I found this book to be very good. I am a big Dune fan and had mixed feelings about reading another Dune book not written by the original author of the Dune series. But as the title of this review suggests I was surprised at how entertaining and enthralling this book was. There are many characters introduced in this novel and their plots interweave and build up nice and slowly. You really get a feel for each character. The plot is intricate enough and is not given away early on. Excellent. I'm looking forward to reading the other Dune books by this author.
I'm very much enjoying the way this book is read. There are however silly little music bits that randomly play for effect but they really just distract me. The story is fantastic although it kind of reminds me too much of all the recent Doomsday-Robots-Enslave-Humanity plots that have been cropping up since The Matrix. Still, it has some very original ideas and I really cant wait for the chance to experience the next book in the series.
After four hours of listening, I finally gave up. I guess the author will eventually pull together all these character descriptions and subplots, but this drones on forever. At least a dozen times, I had to rewind because my mind drifted off...but I usually found out I hadn't missed a thing. The editors for this book needed to cut about 50% of the verbage.
Needless to say, I certainly would not recommend this book to anyone. I listen to 3 audiobooks a month, on average, for the last 3 years. This is my first negative review (actually, my first review, but this one deserves my warning to other audible customers.)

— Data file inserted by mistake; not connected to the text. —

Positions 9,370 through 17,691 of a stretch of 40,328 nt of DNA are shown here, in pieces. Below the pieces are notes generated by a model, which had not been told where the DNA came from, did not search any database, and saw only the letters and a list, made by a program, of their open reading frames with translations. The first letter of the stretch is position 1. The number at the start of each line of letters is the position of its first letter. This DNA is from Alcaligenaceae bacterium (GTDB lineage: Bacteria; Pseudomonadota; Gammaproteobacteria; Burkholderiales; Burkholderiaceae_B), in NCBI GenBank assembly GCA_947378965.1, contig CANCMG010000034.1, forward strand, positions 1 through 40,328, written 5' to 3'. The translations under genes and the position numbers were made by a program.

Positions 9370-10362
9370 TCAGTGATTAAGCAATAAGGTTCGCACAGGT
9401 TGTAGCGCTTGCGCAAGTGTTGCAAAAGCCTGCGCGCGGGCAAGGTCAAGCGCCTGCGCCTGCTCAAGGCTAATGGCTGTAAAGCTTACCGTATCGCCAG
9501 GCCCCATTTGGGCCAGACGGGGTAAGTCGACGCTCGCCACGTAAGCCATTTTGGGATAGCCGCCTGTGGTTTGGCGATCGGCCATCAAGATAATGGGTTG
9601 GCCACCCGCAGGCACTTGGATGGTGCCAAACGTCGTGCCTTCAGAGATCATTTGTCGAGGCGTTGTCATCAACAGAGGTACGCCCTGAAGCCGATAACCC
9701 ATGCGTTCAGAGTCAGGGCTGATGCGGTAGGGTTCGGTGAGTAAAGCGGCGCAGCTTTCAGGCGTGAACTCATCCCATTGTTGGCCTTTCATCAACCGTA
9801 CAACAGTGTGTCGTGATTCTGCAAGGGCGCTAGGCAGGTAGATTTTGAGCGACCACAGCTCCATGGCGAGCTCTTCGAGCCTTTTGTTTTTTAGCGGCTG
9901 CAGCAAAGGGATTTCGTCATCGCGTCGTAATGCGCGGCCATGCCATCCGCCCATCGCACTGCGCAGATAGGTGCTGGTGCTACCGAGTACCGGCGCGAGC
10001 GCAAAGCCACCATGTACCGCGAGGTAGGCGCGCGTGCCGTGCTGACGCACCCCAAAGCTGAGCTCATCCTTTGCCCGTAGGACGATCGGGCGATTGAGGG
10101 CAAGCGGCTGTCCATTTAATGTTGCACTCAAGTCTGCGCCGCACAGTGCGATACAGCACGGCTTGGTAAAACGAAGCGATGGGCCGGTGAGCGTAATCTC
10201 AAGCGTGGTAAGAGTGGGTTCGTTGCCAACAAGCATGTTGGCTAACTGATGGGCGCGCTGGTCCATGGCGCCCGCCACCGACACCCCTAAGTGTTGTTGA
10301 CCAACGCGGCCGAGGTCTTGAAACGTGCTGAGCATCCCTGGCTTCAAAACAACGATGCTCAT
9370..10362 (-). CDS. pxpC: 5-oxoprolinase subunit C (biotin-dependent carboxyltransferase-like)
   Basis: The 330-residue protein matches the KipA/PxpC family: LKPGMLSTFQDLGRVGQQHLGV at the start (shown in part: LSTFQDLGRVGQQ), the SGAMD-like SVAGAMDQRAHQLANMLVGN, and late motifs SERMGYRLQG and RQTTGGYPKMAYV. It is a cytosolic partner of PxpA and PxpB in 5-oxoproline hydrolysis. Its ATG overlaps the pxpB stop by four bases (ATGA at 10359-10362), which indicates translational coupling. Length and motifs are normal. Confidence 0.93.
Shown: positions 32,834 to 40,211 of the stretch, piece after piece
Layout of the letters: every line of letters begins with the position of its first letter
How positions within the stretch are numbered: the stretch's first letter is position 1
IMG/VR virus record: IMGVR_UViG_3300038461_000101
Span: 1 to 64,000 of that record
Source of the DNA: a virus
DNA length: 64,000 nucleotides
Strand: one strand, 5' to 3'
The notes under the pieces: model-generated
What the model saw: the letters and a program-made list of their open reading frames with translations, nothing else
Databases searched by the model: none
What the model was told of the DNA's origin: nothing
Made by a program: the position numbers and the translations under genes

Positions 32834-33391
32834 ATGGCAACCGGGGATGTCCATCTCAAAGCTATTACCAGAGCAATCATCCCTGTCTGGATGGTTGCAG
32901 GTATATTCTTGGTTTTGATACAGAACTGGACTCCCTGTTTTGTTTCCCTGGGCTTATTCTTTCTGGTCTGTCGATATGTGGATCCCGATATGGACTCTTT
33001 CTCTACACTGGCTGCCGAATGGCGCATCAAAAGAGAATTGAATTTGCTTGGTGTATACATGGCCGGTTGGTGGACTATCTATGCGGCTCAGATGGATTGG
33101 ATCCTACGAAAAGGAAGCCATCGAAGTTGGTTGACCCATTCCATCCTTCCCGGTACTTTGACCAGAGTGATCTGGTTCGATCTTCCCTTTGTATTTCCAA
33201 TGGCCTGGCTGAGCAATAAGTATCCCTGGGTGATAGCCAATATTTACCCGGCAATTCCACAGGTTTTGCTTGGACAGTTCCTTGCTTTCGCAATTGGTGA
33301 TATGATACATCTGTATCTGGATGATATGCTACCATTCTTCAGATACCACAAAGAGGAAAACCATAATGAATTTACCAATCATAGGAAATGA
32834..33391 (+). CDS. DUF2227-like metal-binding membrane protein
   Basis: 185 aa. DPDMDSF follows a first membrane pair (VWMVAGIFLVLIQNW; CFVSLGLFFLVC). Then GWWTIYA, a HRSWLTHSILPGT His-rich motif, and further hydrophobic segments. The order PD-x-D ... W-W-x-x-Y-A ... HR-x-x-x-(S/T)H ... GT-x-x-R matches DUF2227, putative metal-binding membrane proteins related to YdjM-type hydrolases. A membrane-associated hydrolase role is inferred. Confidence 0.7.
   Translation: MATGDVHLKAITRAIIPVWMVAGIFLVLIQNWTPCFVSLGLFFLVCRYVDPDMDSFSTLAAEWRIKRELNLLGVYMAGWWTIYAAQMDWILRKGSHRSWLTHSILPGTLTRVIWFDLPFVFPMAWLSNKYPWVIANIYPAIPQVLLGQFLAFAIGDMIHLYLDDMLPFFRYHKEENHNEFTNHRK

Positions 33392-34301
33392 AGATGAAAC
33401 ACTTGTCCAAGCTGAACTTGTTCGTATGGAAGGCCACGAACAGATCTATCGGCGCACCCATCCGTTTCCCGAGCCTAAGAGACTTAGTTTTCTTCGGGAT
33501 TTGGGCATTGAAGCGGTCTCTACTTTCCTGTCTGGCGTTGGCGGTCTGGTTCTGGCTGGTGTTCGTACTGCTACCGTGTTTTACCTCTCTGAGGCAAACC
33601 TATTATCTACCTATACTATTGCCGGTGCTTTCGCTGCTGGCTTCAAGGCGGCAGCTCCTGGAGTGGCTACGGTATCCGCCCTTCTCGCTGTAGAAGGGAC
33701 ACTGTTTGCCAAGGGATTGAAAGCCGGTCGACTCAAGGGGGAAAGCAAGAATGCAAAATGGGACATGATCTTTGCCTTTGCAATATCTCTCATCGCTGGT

I found this book to be another exciting adventure in the continuing story of Dune. Very impressed with Brian Herbert's Prequals to his father's Dune series, I had high expectations when starting this new series and was not dissappointed. I look forward to the following two books.
I must admit that I found this book good overall, certain parts more than others. I enjoyed the sequences involving the first Wormrider -- something that HAD to have occurred sometime. However there were many parts that were a little bit premature for this era, at least how I would tend to interpret it. But in the end, the flaws are excusable as the Dune universe returns for one more pass.
The narrator does a good job, although not as well versed in multiple voices as Tim Curry who did the other 3 prequel House books. In some depicted conversations one must listen closely to maintain character seperation. But as a lot of this book is solitary characters, conversations don't happen as often as one might think.
Certain tech is focused on - glow globes, suspensor fields, personal shields, etc. Ususally in the development thereof. I would have liked to hear more about the pre-Guild space ships. It was unclear if they were using just near light speed travel or some other variation of FTL. Whatever, it was slow buy comparison.
Certain character placement is weird -- a Harkonnen as a hero? An Attreides as a villian? Unexpected and added to the enjoyment of the book in a most unusual manner.
I found this book spellbinding, and completely engrossing. I listen on the drive to and from work, and I find myself trying to stretch the ride out so I can hear more of this incredible saga. It's refreshing to hear about all those ideas that were introduced in Dune, but not explained. Now, instead of wondering why Man rose against the Thinking Machines, as well as the clash between the Atreides and Harkonen Houses, the pieces fit together. I'm very happy to have picked this one up.